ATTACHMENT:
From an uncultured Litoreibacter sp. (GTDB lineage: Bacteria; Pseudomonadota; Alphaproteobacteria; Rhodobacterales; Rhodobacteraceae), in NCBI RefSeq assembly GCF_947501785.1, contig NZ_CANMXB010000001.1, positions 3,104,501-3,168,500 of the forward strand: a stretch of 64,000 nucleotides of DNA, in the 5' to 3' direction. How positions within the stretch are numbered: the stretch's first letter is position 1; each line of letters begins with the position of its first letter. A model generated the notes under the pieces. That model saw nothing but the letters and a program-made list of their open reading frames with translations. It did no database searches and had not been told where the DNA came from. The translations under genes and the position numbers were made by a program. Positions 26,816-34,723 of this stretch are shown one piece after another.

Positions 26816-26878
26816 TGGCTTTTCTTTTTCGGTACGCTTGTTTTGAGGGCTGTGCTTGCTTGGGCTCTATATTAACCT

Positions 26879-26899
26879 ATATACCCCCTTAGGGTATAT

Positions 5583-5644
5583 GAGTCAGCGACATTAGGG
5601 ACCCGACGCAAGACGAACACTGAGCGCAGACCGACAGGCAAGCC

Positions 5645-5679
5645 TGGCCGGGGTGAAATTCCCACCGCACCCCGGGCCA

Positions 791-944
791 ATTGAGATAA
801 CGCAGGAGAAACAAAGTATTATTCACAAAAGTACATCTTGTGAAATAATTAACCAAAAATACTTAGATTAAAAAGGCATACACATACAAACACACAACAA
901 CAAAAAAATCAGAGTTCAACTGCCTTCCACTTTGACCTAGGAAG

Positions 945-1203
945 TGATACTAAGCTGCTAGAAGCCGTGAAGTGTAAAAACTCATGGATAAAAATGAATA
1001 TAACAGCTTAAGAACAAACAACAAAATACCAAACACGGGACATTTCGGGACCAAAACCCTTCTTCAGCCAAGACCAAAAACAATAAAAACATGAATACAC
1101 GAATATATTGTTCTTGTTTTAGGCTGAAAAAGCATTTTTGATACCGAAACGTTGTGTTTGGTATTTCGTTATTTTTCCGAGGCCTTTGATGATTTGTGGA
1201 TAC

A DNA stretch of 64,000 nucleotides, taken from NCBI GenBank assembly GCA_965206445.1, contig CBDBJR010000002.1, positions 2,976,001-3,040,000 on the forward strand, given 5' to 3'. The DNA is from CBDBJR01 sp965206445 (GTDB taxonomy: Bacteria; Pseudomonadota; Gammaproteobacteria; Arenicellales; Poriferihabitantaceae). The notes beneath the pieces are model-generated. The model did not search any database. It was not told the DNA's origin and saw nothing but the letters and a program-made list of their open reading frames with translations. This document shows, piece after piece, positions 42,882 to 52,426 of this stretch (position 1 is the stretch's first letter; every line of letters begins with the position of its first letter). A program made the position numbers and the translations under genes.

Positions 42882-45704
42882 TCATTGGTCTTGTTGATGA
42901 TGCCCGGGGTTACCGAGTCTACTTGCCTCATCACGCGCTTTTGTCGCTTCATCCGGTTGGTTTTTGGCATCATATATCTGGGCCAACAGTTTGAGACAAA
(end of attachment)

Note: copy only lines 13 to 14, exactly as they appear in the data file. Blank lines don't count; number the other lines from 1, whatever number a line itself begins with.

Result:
801 CGCAGGAGAAACAAAGTATTATTCACAAAAGTACATCTTGTGAAATAATTAACCAAAAATACTTAGATTAAAAAGGCATACACATACAAACACACAACAA
901 CAAAAAAATCAGAGTTCAACTGCCTTCCACTTTGACCTAGGAAG